Monthly Archives: March 2015

Anti-Vaxxer Craziness #

Sometimes, people are stupid. Our sensationalist (and often scientifically clueless) media doesn’t help matters.

Back in January, Kottke collected a handful of links about how schools are dealing with anti-vaccine nutters, including banning students who never got measles vaccinations (there was a local outbreak at the time). My favorite line: “If my kid can’t bring peanut butter to school, yours shouldn’t be able to bring preventable diseases.”

Last week, a blog sponsored by Boy Scouts of America posted a somewhat tongue-in-cheek admonition for scouts to be properly vaccinated. The anti-vax crowd descended in force, claiming “extensive scientific evidence” supporting such a link (nope!), and down-voting anyone disagreed with their crack-pot fringe misinterpretations of science.

(Do I feel strongly about this? Why, yes, yes I do. As the parent of a kid who at times had a very compromised immune system, I sympathize with parents in similar plights. Yes, if one has a legitimate religious objection, that’s one thing, but if a parent doesn’t vaccinate because of fears of autism linkage, they’re just wrong.)

So, I ended up going down the rabbit hole. Because someone is wrong on the Internet.

Scientific Research

First, there is extensive evidence that vaccines are not linked to autism. It is the strong consensus of the scientific community.

To list just a few:

  • Taylor B., et al. (1999) “Autism and measles, mumps, and rubella vaccine: no epidemiological evidence for a causal association” The Lancet (353:9169), 12 June 1999, pp. 2026–2029. doi:10.1016/S0140-6736(99)01239-8 (Sample size 498 persons with autism.)
  • Frank DeStefano, Robert T Chen. “Negative association between MMR and autism” The Lancet (353:9169), 12 June 1999, pp 1987–1988 doi: 10.1016/S0140-6736(99)00160-9 (These Lancet articles were both early responses to the original claim.)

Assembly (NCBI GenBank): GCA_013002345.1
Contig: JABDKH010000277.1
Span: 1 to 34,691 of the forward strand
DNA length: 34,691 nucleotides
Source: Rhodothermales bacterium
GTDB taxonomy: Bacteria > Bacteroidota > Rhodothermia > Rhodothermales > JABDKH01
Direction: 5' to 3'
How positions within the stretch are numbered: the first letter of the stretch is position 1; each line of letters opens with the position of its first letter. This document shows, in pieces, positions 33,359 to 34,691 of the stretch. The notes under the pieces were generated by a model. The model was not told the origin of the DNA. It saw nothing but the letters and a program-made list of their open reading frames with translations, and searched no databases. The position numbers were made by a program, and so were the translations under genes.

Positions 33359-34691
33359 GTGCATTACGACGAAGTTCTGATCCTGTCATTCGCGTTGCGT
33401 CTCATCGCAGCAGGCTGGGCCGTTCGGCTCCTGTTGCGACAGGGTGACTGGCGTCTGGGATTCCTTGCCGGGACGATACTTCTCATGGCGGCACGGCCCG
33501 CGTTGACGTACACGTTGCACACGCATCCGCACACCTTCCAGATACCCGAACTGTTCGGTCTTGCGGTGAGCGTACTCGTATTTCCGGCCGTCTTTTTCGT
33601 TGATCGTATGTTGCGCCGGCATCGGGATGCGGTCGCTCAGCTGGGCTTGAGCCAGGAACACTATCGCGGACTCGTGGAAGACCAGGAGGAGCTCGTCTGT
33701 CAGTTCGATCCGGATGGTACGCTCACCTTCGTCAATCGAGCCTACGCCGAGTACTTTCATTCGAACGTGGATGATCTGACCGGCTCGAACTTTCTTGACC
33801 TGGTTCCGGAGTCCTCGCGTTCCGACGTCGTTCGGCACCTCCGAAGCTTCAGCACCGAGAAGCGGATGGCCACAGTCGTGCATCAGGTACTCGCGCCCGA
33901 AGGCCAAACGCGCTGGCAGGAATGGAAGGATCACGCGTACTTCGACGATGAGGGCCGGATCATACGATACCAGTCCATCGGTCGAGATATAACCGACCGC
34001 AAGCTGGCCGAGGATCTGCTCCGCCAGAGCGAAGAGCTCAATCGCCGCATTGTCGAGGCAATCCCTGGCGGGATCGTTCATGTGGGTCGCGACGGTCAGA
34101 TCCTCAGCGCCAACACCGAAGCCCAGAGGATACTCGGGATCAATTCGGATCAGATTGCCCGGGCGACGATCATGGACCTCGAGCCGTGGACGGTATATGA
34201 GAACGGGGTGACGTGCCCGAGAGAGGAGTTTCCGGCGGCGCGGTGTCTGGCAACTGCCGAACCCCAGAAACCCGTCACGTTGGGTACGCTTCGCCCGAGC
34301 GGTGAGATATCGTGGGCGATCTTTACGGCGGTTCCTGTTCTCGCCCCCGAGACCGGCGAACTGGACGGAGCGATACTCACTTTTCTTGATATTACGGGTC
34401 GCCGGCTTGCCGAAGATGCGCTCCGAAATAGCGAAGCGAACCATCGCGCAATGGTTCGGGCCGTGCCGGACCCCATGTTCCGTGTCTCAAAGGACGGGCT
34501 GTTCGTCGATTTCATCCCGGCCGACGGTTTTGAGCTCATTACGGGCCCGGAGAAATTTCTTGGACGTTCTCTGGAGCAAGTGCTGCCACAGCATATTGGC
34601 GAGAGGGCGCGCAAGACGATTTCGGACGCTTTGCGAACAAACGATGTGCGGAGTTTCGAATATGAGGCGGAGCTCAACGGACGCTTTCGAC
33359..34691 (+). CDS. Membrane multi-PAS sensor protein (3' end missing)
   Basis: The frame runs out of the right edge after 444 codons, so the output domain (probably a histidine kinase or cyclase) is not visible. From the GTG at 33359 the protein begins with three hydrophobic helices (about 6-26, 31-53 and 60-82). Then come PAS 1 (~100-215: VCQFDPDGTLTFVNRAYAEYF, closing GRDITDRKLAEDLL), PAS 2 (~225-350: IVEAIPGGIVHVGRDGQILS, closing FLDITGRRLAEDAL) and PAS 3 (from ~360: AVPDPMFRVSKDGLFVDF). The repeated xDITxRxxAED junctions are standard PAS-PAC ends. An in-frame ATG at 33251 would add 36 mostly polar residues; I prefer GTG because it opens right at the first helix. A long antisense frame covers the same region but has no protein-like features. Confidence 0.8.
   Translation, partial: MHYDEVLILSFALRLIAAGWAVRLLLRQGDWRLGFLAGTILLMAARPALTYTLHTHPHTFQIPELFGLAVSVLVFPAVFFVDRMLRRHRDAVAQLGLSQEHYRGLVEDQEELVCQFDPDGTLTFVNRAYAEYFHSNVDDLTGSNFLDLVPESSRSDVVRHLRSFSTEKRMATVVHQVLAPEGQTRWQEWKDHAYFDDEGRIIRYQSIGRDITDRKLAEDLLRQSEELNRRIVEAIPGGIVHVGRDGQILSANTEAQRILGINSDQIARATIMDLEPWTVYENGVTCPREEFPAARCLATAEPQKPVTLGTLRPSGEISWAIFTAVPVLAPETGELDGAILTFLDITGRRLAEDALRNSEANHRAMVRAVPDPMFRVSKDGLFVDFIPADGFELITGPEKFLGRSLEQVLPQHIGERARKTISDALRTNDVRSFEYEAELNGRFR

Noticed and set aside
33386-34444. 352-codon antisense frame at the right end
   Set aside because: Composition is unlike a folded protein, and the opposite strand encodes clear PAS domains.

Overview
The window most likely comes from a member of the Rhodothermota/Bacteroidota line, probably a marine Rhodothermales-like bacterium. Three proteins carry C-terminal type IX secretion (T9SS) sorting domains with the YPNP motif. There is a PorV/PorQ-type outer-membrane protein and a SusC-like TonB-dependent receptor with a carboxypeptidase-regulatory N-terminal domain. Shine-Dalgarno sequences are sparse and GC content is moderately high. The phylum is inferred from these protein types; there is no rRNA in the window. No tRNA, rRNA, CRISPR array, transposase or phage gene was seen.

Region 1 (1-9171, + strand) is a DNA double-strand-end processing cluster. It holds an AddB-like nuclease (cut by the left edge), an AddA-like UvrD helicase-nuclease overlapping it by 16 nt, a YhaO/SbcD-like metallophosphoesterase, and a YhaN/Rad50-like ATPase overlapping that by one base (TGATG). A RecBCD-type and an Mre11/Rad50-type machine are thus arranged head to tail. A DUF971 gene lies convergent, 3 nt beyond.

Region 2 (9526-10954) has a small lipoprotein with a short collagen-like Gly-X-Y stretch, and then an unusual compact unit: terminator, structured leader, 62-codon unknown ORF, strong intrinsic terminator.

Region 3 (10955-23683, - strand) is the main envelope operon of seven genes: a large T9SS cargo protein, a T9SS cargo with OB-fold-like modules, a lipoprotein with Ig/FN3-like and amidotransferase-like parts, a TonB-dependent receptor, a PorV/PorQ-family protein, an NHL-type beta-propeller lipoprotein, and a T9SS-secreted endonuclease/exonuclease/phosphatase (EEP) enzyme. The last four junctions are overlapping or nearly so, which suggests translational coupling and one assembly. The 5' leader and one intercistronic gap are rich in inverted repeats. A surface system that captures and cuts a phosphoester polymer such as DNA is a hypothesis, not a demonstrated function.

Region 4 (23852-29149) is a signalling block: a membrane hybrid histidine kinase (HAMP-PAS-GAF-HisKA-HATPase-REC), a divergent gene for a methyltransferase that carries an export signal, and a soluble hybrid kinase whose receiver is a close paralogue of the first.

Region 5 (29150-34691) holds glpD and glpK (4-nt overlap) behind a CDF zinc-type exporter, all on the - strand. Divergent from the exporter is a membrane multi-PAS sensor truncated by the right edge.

• Flaherty, D. K. (2011) “The Vaccine-Autism Connection: A Public Health Crisis Caused by Unethical Medical Practices and Fraudulent Science” Annuals of Pharmacotherapy (45:10) pp. 1302–1304 doi:10.1345/aph.1Q318 (Key quote: “The alleged autism-vaccine connection is, perhaps, the most damaging medical hoax of the last 100 years.”)
  • DeStefano, F, et al. (2013) “Increasing Exposure to Antibody-Stimulating Proteins and Polysaccharides in Vaccines Is Not Associated with Risk of Autism” Journal of Pediatrics pp. 561–567 pdf (Perhaps the biggest, most authoritative study, conducted, in part, by the CDC. Sample size of more than 3,000.)

Other articles of interest:

Some History

The “anti-vaxxing” controversy started with Andrew Wakefield, via an article published in The Lancet in 1998. The article was later thoroughly discredited. Journalist Brian Deer demonstrated that in addition to poor methodology, Wakefield also falsified many of his findings in the study based on only 12 (yes, twelve) patients and minor temporal association (stuff happened close together, but one did not necessarily cause the other). Contrast that with many studies since with hundreds or thousands of patients that show no link. It was also discovered that Wakefield’s undisclosed agenda was to support a lawsuit against vaccine manufacturers. One by one, the paper’s co-authors withdrew their support for the paper and its conclusions, and the paper was officially retracted by the journal in 2010.

In addition to forging data, other problems with Wakefield’s sample included undisclosed familial ties between 2 of the 12 patients (they were brothers), mis-representing autism diagnoses for at least 3 patients, not disclosing that parents of one patient were active campaigners against the MMR vaccine, incorrectly describing developmentally delayed patients as “previously normal”, and parents of another were blaming vaccination. (See, e.g., Brian Deer, “How the case against the MMR vaccine was fixed”, 6 Jan 2011)

In any case, the whole of “scientific evidence” claimed by ant-vaxxers in top, peer-reviewed medical journals rests on Wakefield’s single article about 12 patients, data for most of was fraudulently altered. No study since has been able to replicate those findings. (There is another paper, also retracted for error of data, which anti-vaxxers cling to. Snopes has a takedown of that claim.) To the contrary, multiple credible studies, each with thousands of participants have demonstrated no observable statistical link.